Since emerging from the collapsing Soviet Union as an independent state in 1991, Georgia has again become an arena of conflicting interests, this time between the U.S. and a revivalist Russia. Tense relations with Russia have been further exacerbated by Moscow’s support for the separatist regions of Abkhazia and South Ossetia. Georgia’s brief interlude of independence after the 1917 Bolshevik revolution in Russia ended when it was invaded by the Soviet Red Army in 1921 and incorporated into the Soviet Union a year later. Russian oppression of Georgia is of great concern to Botso.

“The one important question they asked me was what I thought about the present situation in Georgia,” he said. “Russia is putting pressure on Georgia, not just now but historically. I told them Georgia is Georgia, Russia is Russia, and they each have their own culture, their own language, which is historically proven to be one of its kind, according to Michael Maher, the well-known language historian. So they were satisfied with the answers to their questions… I was a little bit nervous to be honest. I like to have people in front of me. I have to see their face. They could see me but I could not see them. No complaints though.”

Botso strongly believes in the power of music to change the world, and that’s is possible to tune an instrument to the human soul for direct communication. “Absolutely,” said Botso. “That is the whole formula of Schubert. Schubert happened to be my dissertation. Mozart was incredible, unbelievable, all the time causing a chain of suggestions. Schubert was very much into searching the soul. Yes, absolutely music has to touch the soul. If it doesn’t touch the soul then it’s going to be kind of an effect, but no affect.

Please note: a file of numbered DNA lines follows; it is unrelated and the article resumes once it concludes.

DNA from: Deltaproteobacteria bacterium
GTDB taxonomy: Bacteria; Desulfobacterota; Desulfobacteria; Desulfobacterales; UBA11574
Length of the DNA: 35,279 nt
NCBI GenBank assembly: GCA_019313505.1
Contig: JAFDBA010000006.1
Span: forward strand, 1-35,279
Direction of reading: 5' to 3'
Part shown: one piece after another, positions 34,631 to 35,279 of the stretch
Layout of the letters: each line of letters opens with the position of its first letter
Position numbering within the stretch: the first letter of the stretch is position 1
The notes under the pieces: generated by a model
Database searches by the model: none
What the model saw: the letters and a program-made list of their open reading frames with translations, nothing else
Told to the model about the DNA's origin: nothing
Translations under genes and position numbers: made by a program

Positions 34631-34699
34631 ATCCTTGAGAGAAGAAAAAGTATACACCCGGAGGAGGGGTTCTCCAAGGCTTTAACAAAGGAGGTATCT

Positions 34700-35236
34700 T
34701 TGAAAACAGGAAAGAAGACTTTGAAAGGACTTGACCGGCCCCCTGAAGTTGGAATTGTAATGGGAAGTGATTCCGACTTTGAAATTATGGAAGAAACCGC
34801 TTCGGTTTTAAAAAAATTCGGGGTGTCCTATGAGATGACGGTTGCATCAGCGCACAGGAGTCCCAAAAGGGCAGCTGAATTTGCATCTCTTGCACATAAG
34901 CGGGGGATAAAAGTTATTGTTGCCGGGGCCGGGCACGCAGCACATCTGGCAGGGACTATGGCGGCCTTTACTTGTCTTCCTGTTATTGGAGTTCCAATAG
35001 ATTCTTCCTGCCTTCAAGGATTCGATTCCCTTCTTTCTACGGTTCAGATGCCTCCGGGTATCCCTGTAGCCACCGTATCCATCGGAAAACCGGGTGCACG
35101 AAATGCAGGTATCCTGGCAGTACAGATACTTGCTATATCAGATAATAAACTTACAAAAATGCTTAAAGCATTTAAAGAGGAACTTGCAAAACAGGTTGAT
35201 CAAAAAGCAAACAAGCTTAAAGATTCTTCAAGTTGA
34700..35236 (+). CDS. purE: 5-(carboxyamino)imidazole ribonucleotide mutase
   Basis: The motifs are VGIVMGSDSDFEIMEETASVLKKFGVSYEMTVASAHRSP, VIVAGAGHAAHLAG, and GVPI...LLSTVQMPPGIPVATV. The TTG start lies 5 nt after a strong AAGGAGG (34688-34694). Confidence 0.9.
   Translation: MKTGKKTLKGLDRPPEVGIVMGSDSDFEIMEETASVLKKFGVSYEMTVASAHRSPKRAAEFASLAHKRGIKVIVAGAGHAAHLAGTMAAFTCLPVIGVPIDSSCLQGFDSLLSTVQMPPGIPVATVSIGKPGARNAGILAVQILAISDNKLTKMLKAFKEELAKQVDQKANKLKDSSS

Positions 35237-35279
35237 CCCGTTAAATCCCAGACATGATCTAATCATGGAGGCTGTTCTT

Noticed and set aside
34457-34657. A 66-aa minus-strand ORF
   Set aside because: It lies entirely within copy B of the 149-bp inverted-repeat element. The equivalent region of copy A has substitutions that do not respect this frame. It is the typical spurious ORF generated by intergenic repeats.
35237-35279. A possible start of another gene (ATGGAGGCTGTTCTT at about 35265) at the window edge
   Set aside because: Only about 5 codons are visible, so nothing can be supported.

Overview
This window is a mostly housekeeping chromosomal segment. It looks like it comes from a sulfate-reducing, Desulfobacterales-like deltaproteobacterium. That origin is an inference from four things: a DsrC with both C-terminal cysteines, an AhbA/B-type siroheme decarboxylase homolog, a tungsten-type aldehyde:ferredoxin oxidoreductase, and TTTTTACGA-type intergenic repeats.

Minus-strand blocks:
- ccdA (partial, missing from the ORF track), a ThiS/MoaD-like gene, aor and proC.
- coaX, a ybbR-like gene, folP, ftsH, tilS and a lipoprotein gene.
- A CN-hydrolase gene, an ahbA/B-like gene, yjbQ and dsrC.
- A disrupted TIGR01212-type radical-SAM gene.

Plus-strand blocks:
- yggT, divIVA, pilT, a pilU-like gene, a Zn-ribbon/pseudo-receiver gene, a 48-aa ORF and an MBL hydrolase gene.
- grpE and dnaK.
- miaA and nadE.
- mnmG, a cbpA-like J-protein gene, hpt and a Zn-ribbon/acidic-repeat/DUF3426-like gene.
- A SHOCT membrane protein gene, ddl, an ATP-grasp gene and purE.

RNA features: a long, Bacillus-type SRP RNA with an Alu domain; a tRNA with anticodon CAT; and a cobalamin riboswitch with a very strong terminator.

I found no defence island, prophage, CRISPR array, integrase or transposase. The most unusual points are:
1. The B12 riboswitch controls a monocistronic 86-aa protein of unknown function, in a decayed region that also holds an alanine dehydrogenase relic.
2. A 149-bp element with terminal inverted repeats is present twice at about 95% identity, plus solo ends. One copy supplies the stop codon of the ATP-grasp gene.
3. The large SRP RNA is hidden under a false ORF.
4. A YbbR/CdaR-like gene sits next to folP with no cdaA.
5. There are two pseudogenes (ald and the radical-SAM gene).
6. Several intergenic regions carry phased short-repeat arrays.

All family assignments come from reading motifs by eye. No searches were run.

“The power of music is unexplainable. That’s why Pythagoras said music is astronomical. It’s there, and it’s related to many things; it’s a psychology, a way of thinking, and a communication, primarily communication.”

Given more lives — he’s already lived several to the hilt — and given a choice, would Botso rather be a shepherd in Georgia, a mountain climber in Bavaria, or a concert pianist in Carnegie Hall?

“Every one of them,” says Botso without hesitation. “Why not?” Yet he stopped to defend only one with a story.

“When Victor Hugo was traveling he stopped at an inn. A sheepherder came in and started to talk to him in French and he couldn’t believe it! My father portrayed Vazha Pshavela, who was also a shepherd-poet, a very, very highly loved poet – I have all his poems. Every time he would portray him people just went ‘Vazha, Vazha!’ when he appeared. … A local painter painted a big portrait of him for a postage stamp. That was the shepherd-poet and the mountaineer and everything else,” he tails off worshipfully.

Botso’s last several years have been spent documenting his life, times and teachings. With his book published (see Review following) and recently completed documentary now seeking distribution, what’s next for Botso? There have been requests to translate his autobiography into the Georgian language. “It’s a good idea. I’m going to set out and do that. I’m a busy, busy man,” he laughs. “It’s good to be, though. Absolutely.

“As long as I can contribute something to humanity, that’s fine,” he adds humbly.